Phoenix Suns Summer League Recap: The Rookies and Roster Hopefuls

USA TODAY Sports

We continue our Summer League wrap-up with a look at the players donning the Suns jersey for the first time: the rookies and the players auditioning for and NBA job.

The Rookies

Archie Goodwin

PPG FG% 3FG% FT% RPG APG TPG MPG +/-
13.1 50.0 57.1 66.7 3.3 0.9 2.9 24.6 -4

Goodwin was the story of Summer League for the Suns. The 18-year-old was third on the team in scoring and did so with great efficiency. He shot 50 percent from the field and a blistering 57 percent from deep and got to the free-throw line almost seven times per game. He also flashed excellent defensive potential with his long arms, quick feet and great hustle.

As good as Goodwin looked, however, he still has a long way to go. The Suns reportedly see him as a point guard down the road, but he didn't show much of that in Vegas with six total assists compared to 20 turnovers. He also struggled to convert once he got to the stripe, hitting only two out of every three attempts. His shot fell for the most part, but it's still flat and his form still worries me. He might not get as many calls to go his way either once he has real NBA refs blowing the whistle. And there's the 0.3 assist-to-turnover ratio to consider as well.

But even with all the question marks, it looks like we got a good one. Goodwin's ability to get to the basket is something that can't be learned and is a solid base to build on. He's only 18 years old after all, and there is plenty of time for him to polish the rest of his game.

Alex Oriakhi

PPG FG% FT% RPG FPG MPG +/-
2.3 42.9 66.7 1.6 2.0 7.9 -12


Alex Oriakhi had one good game. He finished with eight points and four rebounds, shot 4-7 from the field, had three steals, recorded five personal fouls in 15 minutes and ended up +12 against Memphis. Other than that, it was a whole lotta almost nothing. Oriakhi offers a similar build to fellow Summer Sun Arinze Onuaku. He's a large, powerfully built man. However, he's more mobile than Onuaku and is a bit further along in terms of post footwork from what I saw. However, the Syracuse alumnus is far more experienced than Oriakhi and as such was higher on the depth chart. Oriakhi was basically a spot-minute and garbage time player this year for the Suns and didn't show a whole lot in the few minutes he did play.

As a second round pick (57th overall) Oriakhi does not have a guaranteed contract and is facing an uphill battle just to make the team. But GM Ryan McDonough has been watching Oriakhi throughout his career and liked him enough to draft him, so we'll see what happens.

The Roster Hopefuls

Dionte Christmas

PPG FG% 3FG% FT% RPG APG TPG MPG +/-
10.1 46.3 32.1 75.0 2.7 2.0 1.0 20.9 +3

Dionte Christmas is a Summer League vet who just finished up his fourth appearance in Las Vegas/Orlando. He's been right on the cusp of making it in the NBA the last couple years since going undrafted after a standout career at Temple. He's a versatile offensive player who knows how to get buckets, and he showed that with the Suns this year averaging double-figures. He played both on and off the ball, getting to the basket, knocking down perimeter shots and even making some nice passes from time to time.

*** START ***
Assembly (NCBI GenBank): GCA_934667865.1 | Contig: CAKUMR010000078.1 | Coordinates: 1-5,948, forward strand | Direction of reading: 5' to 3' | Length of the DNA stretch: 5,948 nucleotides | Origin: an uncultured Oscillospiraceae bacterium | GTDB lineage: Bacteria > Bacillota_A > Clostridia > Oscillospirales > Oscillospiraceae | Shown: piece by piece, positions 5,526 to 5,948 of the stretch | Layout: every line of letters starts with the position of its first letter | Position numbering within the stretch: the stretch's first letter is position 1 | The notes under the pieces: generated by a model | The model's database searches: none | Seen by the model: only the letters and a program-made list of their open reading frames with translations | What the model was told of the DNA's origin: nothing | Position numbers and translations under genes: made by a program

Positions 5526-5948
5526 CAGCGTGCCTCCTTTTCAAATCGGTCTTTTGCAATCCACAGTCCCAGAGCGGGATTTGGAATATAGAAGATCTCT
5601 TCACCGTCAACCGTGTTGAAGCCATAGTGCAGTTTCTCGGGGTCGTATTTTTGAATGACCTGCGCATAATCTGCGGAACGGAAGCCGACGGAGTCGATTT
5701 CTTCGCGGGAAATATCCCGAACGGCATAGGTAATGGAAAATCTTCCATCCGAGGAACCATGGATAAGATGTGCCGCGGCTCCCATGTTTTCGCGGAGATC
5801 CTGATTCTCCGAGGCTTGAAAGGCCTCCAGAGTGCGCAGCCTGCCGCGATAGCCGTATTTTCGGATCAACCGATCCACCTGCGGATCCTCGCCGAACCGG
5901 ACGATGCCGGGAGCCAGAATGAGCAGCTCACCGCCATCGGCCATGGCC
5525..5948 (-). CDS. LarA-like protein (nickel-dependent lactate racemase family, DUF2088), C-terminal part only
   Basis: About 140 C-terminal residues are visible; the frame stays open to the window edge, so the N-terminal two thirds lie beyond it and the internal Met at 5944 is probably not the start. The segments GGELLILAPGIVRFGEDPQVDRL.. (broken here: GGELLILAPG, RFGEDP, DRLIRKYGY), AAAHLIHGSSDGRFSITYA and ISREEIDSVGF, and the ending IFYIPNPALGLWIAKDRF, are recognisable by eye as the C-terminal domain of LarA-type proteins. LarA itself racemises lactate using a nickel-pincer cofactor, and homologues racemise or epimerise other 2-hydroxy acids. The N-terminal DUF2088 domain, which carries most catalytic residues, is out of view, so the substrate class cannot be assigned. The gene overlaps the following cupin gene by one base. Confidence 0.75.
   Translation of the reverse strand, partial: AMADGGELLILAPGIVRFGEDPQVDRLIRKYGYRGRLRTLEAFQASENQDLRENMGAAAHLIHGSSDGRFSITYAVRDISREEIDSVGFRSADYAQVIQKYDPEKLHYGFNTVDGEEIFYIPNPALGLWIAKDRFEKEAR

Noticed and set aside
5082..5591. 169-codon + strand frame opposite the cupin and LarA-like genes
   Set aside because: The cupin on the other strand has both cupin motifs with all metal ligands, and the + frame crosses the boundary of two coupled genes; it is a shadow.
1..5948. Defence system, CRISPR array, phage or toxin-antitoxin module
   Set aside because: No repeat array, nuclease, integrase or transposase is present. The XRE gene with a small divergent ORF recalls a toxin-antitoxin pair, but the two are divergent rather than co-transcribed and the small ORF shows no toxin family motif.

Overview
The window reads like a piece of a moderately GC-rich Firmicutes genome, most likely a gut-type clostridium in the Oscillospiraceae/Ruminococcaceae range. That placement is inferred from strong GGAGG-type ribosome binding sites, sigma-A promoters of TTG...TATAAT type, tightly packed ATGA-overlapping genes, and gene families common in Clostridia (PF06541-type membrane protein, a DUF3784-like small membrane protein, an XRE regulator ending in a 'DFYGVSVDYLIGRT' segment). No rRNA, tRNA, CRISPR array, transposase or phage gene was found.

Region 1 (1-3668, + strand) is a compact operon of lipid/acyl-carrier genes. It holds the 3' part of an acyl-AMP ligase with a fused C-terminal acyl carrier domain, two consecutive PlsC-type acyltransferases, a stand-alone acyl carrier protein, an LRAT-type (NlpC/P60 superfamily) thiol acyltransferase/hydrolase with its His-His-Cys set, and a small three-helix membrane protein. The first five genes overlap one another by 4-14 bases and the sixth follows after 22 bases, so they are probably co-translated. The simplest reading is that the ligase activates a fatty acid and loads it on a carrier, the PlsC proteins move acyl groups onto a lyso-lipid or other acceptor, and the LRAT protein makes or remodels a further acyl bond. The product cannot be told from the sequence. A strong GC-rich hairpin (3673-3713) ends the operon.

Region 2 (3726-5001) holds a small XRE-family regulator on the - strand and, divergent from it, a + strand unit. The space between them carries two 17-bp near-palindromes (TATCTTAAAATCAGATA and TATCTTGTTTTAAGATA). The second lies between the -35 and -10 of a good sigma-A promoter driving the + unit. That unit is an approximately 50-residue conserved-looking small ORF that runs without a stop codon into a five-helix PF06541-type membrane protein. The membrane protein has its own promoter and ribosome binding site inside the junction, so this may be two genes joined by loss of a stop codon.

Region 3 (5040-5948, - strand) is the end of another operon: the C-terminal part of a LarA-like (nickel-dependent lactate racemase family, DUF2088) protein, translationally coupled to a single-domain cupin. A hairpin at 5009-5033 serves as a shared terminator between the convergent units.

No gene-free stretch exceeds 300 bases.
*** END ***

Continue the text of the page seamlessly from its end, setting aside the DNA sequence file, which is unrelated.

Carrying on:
However, Christmas also showed the flaws in his game that have kept him off the NBA court. Spotty shot-selection, defensive lapses and average athleticism were all evident in his performance.

Arinze Onuaku

PPG FG% FT% RPG ORPG TPG MPG +/-
6.9 63.6 54.5 6.4 2.0 2.4 17.3 +15

At 6-foot-9 and 275 pounds, Onuaku is a whole lotta beef, and he showed in Vegas this year that he knows how to throw it around. Onuaku consistently carved out space for himself on both ends with his wide frame, finishing around the rim at a high rate and pulling down seemingly every available rebound. Onuaku was a tremendous rebounder in the D-League last year, and stepped it up even more with the Summer Suns averaging over 13 caroms per 36 minutes (including over four per game on the offensive end alone).

Onuaku really played to his strengths and looked good doing it. However, he also showed how limited he is. He has zero range, did not show much of a developed low post game and struggled to step away from the paint to play defense. While Onuaku's body types make him good at certain things, it also limits his ability to play basketball at the NBA level.

Chris Babb

5.0 PPG, 42.9 FG%, 57.1 3FG%, 90.0 FT%, 1.9 RPG, 14.3 MPG, +4

PPG FG% 3FG% FT% RPG MPG +/-
5.0 42.9 57.1 90.0 1.9 14.3 +4

Chris Babb was the prototype 3-and-D player at Iowa State, earning all-defensive honors from the Big 12 on a team that led the NCAA in 3-pointers last season. That's pretty much exactly who he was for the Summer Suns as well. He wasn't ever really asked to lock down the opponent's best player so we didn't see much of his defense, but he did knock down threes at a high and consistent rate throughout the Summer League. He didn't do much else, but if a team is looking for a 3-and-D player to fill out a roster then Babb isn't a bad option.

The Others

Dwayne Collins, the 60th overall pick for the Suns a couple of seasons ago who signed with a team overseas and disappeared for the last couple of years, continued to seem invisible even after joining the Suns in Vegas. He scored six points and pulled down three rebounds in just 27 total minutes of playing time over six games. Collins is apparently trying to work his way back after a knee injury, and based on his performance I don't think he's quite there yet.

Jake Cohen looks like a good option if you're up late in games and need good free-throw shooters, but other than that he's not going to do much for you. Thomas Abercrombie is a fine NBL player, but he's not an NBA player and that was pretty evident in the few minutes he played (my apologies to our Kiwi readers).

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